This new Wright venture was intended to draw attention to the fledgling aviation business and also to sell airplanes. The Exhibition Company team consisted of nine pilots who flew in five planes, all of them Wright Flyers Model B. When the outfit arrived in Atlantic City, Hazzard was there waiting for them — and he never left. Befriending the pilots, he made himself indispensable by anticipating their every need. Those early planes for example, had no wheels, so in order to become airborne they had to first be pushed along a 200-foot wooden rail to gain momentum. In the seconds before departure, someone had to run alongside at full speed, guiding the plane and steadying its wings until it achieved sufficient lift for take-off. Hazzard assumed that role, and he also met the plane as it came in for a landing, grabbing hold of a wing to make sure it remained securely balanced and under control. Since the public found the whole flying scene glamorous, security was sometimes an issue. Hazzard happily volunteered to spend nights sleeping on the ground under the planes to ward off curiosity seekers and souvenir hunters.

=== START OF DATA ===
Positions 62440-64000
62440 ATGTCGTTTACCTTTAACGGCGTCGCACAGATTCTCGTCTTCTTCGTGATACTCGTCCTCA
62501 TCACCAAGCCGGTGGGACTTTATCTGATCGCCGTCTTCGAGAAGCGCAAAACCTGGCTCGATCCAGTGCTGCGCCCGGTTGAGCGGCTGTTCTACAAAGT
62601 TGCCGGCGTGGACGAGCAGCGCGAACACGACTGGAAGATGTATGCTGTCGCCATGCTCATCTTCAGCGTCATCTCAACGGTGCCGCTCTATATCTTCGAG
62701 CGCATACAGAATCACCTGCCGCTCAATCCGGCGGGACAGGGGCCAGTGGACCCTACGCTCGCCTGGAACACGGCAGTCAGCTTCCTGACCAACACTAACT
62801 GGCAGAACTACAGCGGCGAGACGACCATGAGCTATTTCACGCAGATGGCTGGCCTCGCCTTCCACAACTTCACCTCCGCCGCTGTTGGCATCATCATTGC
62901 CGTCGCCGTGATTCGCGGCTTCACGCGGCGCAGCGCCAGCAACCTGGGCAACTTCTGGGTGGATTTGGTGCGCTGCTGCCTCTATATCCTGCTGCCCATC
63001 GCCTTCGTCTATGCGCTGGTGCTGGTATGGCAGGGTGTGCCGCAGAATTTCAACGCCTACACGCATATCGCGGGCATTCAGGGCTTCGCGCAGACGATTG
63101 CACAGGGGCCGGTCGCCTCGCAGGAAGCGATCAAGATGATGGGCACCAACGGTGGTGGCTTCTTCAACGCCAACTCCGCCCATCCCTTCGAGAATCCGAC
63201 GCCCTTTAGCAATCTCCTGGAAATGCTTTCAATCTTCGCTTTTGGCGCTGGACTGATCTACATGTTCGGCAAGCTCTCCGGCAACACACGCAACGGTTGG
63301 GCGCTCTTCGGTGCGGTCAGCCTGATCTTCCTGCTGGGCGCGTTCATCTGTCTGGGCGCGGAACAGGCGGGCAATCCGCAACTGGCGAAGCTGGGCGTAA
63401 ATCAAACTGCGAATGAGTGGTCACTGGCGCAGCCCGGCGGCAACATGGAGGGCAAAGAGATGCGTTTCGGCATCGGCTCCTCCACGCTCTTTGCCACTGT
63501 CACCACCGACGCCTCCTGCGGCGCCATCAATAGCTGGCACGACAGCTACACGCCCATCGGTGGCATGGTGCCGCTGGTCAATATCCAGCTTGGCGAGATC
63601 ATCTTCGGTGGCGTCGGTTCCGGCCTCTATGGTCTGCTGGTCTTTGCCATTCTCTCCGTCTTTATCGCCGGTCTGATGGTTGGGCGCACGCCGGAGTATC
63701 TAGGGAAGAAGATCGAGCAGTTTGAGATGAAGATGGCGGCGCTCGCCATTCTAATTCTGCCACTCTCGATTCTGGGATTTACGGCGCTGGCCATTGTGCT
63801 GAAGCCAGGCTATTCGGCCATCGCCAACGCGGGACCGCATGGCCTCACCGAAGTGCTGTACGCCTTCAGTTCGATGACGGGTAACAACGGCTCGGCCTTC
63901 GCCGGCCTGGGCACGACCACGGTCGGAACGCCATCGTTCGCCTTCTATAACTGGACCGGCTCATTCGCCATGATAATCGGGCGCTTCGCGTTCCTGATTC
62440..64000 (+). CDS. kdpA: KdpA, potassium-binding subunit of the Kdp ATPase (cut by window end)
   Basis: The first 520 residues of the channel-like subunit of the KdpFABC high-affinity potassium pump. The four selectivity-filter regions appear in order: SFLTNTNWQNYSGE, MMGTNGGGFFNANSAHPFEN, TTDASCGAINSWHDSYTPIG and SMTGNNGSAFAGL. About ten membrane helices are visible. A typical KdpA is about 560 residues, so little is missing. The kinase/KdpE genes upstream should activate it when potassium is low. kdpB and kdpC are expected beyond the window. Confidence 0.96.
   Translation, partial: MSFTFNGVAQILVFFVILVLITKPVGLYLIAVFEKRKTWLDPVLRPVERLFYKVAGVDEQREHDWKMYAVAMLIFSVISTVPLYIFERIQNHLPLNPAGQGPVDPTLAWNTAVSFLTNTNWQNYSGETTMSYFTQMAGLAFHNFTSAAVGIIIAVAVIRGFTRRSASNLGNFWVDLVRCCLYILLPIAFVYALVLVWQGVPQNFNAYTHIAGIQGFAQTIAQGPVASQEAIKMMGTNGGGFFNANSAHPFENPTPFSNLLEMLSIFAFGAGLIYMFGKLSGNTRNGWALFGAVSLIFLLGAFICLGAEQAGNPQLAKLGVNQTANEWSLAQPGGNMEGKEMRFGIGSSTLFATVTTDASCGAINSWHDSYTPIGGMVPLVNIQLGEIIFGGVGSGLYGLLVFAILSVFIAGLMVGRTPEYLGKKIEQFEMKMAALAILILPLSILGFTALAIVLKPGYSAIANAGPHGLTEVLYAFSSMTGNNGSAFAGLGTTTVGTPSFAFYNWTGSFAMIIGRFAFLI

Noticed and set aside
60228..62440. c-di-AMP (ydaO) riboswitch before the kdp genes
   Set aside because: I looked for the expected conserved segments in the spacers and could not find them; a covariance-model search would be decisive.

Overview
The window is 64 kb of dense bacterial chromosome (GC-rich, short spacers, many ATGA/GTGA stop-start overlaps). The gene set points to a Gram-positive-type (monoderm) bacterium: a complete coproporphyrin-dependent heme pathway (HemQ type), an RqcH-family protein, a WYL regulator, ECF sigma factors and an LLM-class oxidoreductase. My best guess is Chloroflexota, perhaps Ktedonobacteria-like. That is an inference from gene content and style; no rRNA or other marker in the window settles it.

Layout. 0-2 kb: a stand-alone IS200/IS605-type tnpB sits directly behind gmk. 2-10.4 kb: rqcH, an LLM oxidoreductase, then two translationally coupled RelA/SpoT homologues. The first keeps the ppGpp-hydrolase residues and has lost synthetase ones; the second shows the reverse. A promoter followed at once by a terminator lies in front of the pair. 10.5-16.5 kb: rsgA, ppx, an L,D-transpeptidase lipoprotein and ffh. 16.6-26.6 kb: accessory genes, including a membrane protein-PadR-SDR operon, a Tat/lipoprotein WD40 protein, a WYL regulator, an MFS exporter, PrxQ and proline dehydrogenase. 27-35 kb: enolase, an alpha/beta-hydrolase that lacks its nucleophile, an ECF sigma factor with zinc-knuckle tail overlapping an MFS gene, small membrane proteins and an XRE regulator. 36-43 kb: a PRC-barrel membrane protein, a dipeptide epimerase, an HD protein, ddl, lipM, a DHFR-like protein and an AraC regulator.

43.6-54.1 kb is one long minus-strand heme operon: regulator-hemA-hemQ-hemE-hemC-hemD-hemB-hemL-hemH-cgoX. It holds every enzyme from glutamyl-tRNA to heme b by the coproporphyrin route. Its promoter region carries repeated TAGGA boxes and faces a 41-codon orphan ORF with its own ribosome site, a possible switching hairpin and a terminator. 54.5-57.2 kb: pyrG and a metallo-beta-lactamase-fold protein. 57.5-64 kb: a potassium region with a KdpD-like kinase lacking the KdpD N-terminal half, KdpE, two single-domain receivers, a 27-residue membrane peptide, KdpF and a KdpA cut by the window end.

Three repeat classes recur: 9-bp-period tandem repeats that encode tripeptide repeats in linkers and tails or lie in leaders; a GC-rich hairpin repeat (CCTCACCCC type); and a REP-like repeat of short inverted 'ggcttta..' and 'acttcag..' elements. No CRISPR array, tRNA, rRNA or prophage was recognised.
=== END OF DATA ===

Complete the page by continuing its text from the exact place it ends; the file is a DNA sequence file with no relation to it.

From Atlantic City the air show moved on to Asbury Park, New Jersey and Hazzard went too, still without any formal job but nonetheless still making himself irreplaceable. As he worked, he learned, and although no one had yet taught him how to fly, he was able to make suggestions about how the Wright Model B could be improved. During this period, as Hazzard learned more about practical aeronautics, wheels were added, and changes were made to the elevator spars and rudder surfaces. In these early days, with regular flying exhibitions before large crowds, there was little time for drawing board analysis.